January 12, 2007 By News Report
"Using a Java-based API, MachineTalkers can be programmed to monitor events, maintain records and service all types of sensors," according to Roland F. Bryan, company president and CEO. "In one application they monitor and report on goods in transit and the shipping containers themselves; in another, they permit external connection of industrial sensing devices. In both applications the same Talker product is used, differing only in their respective software."
The MachineTalker can read sensors, assess values, log results and report over network connections from remote sites. External access can be through modems, Wi-Fi or Ethernet connection to industrial networks, satellite links or gateways to the Internet.
For certain applications the large-pin gold contact connectors allow the sealed units to service low voltage analog and digital signals produced by the different sensors. In addition, Sense-Comm's product versions include specialized enclosures for hazardous locations with industrial grade connectors to protect against water and corrosive agents in harsh environments. These latter enclosures meet Class 1, Div 1 & 2 requirements.
The first series of sensors include radar-based fluid level detectors, readings from power-factor meters, current probes, flow, pressure and motion detectors. The Talkers have also been made to record vibration and presence of certain gases.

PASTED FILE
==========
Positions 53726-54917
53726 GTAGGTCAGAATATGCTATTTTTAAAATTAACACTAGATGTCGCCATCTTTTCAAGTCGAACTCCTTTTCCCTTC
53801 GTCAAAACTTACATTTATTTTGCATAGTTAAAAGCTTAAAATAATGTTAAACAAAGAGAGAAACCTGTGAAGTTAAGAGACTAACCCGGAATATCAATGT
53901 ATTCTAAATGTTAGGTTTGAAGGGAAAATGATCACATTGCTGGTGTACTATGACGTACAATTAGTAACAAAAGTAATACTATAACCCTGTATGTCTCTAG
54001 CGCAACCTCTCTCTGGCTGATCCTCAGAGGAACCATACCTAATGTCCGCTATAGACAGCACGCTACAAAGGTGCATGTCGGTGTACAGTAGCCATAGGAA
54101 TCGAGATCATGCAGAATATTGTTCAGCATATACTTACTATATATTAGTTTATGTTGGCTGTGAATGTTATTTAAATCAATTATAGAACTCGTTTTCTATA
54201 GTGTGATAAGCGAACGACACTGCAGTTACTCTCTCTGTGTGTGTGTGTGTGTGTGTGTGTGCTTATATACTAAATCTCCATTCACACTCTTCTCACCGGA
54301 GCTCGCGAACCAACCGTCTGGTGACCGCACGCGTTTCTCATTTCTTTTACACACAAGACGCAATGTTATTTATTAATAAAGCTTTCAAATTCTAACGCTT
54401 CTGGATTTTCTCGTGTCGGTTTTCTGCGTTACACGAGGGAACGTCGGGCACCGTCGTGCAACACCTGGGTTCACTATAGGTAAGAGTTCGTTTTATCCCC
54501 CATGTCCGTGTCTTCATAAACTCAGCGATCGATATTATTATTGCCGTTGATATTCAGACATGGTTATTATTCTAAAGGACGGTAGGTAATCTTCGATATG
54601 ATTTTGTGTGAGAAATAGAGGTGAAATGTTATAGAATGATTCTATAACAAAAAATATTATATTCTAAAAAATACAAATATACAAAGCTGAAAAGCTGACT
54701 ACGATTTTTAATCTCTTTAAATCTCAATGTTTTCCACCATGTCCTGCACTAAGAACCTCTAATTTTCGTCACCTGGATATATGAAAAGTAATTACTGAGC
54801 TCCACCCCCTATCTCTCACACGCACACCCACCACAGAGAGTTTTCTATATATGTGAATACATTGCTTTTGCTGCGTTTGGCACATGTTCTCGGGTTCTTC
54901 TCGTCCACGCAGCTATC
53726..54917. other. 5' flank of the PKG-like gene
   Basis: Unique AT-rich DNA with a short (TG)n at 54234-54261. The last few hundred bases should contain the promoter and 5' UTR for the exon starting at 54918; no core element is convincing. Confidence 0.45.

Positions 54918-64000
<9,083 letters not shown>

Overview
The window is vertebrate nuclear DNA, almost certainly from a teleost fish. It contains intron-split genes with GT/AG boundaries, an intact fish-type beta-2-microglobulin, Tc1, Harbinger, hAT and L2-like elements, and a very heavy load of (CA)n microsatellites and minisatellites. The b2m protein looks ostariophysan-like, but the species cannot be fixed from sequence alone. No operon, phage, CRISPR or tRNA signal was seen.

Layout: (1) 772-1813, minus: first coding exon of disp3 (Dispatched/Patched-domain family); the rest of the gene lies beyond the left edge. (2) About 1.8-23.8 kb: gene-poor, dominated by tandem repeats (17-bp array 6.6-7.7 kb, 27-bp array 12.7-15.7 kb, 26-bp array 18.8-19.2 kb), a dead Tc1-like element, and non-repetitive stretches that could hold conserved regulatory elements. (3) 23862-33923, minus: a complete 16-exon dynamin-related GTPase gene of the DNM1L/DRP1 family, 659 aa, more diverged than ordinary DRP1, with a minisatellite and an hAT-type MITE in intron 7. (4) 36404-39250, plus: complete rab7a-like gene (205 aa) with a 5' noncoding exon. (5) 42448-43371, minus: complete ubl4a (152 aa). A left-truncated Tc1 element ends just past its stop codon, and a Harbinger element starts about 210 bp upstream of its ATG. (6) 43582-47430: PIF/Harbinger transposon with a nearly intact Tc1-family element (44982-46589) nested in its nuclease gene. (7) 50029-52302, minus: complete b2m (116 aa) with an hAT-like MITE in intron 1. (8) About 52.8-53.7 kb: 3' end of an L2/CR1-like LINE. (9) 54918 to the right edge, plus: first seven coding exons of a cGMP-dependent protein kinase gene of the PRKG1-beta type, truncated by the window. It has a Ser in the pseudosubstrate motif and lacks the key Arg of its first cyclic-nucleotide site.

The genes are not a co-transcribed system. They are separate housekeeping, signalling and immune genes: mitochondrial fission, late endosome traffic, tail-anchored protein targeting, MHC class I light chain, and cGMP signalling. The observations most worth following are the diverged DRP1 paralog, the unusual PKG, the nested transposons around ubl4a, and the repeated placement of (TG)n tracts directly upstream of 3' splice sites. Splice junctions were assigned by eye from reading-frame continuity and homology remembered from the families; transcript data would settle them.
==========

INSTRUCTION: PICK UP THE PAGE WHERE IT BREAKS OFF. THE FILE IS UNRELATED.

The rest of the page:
Bryan concluded, "We are very excited to have MachineTalkers that will perform in these applications. By monitoring levels and other parameters in fuel tanks, and sending that information via satellite to a central monitoring facility, huge tank farms will be made safer and managed in a more environmentally aware fashion -- all at a cost savings to the industry."
All over the country, community leaders are looking to boost economic development through various initiatives. One key element in many of those initiatives is the use of information technology. When local governments build IT infrastructure, create e-government applications, assist high-tech startups or otherwise focus on technology, they create conditions that draw businesses to their communities and help retain skilled workers. This paper discusses and provides examples of these various ways local government can use technology to ultimately make a community more attractive to businesses, visitors and residents.